All of Us visits campus, seeking volunteers for nationwide study
The All of Us Research Program visited the University of Kansas Medical Center as part of its quest to collect biomedical data from 1 million individuals across the United States in the next 10 years.
The All of Us Research Program visited the University of Kansas Medical Center Oct. 2 as part of its quest to collect biomedical data from 1 million individuals across the United States in the next 10 years.
Behind the bright blue signage of the traveling exhibit is the power and reach of the National Institutes of Health (NIH), which spearheads the program. Its goal is to enroll a diverse population of volunteers to provide health data. That data will then be collected in a centralized database and used by approved researchers to accelerate health studies and improve health care.
"All of Us provides a unique opportunity to participate in an ambitious study," said Akinlolu Ojo, M.D., executive dean of the KU School of Medicine. "The collected data and specimen will help countless researchers, such as the ones here on our campus, to avoid the time and cost associated with recruiting individuals for specific research."
Ojo was involved with All of Us prior to coming to KU, serving as principal investigator of the project at the University of Arizona. "The project will need many scientists to meet its goals, and I'm proud my efforts in the collaboration," Ojo said.
The traveling exhibit introduces visitors to the concept of precision medicine - defined by program materials as "health care based on you as an individual. It takes into account factors like where you live, what you, do, and your family's health history." By measuring environment, lifestyle and biology, All of Us is cataloging data that aims to improve precision medicine.
The average visitor spends about 7 minutes in the All of Us traveling exhibit, said Luis Astacio, tour manager. "But then some people say, ‘I only have a minute,' and they're still here two hours later."
Visitors can watch an explanatory video and participate in an interactive exhibit where aquatic rocks - like the kind at the bottom of fish tanks - represent precision-medicine data. The tour ends with time for questions. In places like KU Medical Center, the questions are often complex and scientific, Astacio said, "but we're here to talk to everyone."
As of September 2019, All of Us had acquired 268,000-plus volunteers of the promised 1 million. According to the NIH, only 300 (0.15 percent) are from Kansas, and 240 (0.12 percent) are from Missouri. Astacio said those numbers are bound to increase as the research program books more visits.
"We team up with local partners for this to be grass roots. But what we're finding is that it's much easier than we anticipated in that there's a real need for representation and diversity."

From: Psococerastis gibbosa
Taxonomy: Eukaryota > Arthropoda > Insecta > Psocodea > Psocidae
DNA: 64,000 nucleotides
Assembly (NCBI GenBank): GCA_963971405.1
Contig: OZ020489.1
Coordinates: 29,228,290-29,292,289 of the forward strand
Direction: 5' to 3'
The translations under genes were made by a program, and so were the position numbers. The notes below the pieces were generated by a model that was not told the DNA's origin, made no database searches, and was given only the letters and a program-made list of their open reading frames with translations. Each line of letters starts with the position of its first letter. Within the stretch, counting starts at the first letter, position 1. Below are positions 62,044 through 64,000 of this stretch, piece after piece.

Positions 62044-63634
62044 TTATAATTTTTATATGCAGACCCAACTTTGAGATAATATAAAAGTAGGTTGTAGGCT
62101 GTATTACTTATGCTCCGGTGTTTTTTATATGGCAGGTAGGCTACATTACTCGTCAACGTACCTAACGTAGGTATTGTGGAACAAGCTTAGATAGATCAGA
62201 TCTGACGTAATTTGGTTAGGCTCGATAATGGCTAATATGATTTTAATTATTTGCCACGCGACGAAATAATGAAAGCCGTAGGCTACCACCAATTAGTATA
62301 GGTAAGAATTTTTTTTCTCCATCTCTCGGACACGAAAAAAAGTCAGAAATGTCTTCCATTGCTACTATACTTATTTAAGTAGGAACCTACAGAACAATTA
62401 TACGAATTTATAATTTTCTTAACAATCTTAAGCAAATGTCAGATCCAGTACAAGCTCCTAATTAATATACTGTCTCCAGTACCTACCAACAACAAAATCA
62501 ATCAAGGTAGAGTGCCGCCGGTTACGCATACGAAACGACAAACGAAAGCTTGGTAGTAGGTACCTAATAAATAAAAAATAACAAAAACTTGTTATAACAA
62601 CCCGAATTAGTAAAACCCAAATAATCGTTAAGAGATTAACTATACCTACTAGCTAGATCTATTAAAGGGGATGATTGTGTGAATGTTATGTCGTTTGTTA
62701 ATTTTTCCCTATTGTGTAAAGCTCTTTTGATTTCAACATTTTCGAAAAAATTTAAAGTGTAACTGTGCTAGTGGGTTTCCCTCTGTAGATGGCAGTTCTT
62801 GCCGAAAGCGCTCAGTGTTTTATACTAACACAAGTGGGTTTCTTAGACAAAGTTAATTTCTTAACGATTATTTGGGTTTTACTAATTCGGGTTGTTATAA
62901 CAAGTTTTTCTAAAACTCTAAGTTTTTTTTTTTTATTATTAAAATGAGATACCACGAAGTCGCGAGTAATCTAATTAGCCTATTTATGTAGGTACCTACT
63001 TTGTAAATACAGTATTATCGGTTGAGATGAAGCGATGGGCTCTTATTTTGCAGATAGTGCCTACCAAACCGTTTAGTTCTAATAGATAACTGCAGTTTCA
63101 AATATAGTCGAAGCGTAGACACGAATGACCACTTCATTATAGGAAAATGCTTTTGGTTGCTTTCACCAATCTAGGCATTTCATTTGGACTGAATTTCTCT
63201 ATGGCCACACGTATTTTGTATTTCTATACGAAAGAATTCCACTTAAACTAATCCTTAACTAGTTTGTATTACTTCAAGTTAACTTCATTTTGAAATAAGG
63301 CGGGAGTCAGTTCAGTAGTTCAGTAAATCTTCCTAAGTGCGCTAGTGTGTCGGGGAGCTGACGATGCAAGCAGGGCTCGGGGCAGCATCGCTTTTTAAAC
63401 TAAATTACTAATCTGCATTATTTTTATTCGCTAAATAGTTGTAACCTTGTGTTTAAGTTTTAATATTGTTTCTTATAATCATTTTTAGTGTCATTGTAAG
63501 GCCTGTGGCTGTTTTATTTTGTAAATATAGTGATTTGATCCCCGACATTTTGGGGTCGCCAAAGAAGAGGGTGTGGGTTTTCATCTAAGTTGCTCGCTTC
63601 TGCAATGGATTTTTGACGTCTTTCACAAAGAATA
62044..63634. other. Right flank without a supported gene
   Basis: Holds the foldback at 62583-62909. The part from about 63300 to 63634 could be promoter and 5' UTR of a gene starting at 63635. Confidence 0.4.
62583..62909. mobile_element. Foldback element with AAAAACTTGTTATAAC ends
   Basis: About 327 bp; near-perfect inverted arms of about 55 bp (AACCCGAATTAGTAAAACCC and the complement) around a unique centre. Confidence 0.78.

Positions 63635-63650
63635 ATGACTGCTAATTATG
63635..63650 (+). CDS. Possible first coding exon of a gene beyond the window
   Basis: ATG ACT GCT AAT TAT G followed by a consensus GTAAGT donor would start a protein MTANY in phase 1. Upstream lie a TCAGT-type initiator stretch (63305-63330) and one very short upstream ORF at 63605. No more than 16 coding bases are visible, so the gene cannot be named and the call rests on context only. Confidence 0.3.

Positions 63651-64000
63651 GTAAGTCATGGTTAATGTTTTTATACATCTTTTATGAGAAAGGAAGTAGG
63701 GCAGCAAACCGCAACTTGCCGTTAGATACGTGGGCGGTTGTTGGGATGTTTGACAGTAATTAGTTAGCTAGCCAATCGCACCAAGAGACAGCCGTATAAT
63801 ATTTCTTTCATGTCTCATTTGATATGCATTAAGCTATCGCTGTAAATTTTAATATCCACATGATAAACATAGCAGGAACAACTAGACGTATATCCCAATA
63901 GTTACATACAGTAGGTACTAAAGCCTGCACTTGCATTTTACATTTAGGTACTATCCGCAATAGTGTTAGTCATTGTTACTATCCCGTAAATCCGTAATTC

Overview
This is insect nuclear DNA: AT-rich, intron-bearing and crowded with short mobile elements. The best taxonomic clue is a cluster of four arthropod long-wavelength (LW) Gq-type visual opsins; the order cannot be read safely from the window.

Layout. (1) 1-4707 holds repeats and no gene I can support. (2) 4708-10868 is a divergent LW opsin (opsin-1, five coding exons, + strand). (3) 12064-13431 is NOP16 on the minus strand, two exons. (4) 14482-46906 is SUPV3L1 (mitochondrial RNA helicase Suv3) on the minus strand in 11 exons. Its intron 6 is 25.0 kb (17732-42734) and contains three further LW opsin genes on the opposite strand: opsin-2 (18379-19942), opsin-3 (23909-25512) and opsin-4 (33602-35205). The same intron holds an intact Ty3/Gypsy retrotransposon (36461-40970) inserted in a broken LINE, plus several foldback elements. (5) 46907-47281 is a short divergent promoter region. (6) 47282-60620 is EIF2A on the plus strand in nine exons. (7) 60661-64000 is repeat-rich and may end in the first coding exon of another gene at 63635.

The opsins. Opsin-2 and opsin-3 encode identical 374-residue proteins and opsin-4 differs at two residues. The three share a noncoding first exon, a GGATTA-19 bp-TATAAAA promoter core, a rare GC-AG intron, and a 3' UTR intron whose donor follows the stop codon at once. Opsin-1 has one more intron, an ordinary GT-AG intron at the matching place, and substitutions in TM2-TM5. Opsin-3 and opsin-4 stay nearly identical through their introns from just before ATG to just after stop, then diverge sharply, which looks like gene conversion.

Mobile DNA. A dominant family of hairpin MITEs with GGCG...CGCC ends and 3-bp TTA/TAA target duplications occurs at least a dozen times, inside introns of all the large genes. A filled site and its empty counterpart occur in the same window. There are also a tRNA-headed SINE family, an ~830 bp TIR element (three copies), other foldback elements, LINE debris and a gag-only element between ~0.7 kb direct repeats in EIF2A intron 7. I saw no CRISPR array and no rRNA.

Ashley Tetlow, PhD student, in pathology and laboratory medicine in the KU School of Medicine, signed up to participate in All of Us during the recent visit.
She said she liked the idea of being part of such an extensive research project since she's a researcher herself.
When she sent in genetic data to the DNA analysis service 23andme, she chose to share with researchers her data from that service. But All of Us appealed to her because of its wider scope.
"The idea of getting a million people to reflect a population that's diverse - that's a real need in health care," Tetlow said.
Tawn McNell is not a scientist, but she, too, signed up. The local resident worked as promotion/education staff for All of Us. She participated early on, she said, because she saw the impact of scientific study on her twin boys. Born weighing only 3 and 4 pounds at birth, she enrolled them in a developmental study performed by Children's Mercy Hospital. The study was helpful, she said, because she received necessary support and intervention for her sons to achieve critical milestones.
Her twins are now grown and in good health. Enrolling in All of Us - and encouraging others to do so, too - is her way to contribute to the research community.
"I posted on social media, telling people to come, and I had friends from as far away as Las Vegas asking, ‘How do I sign up?'" McNell said.
Astacio advises all potential participants to discuss their enrollment with family members (who share that genetic information that might become part of the study) and to research the program.
Privacy of information is well guarded, but not guaranteed. "Ultimately, we're trying to give clarity to researchers for these future generations. And then you have to decide. We have the same level of security as bank-encrypted information," he said. "But banks get hacked as well. Is the program 100 percent? No. I don't know anything that's 100 percent."
One safeguard includes a real-time text notification sent to volunteers each time a researcher wants to access their information. Each person then gets to decide whether to be included, Astacio said.
For more information on the All of Us Research Program, visit www.joinallofus.org/tour.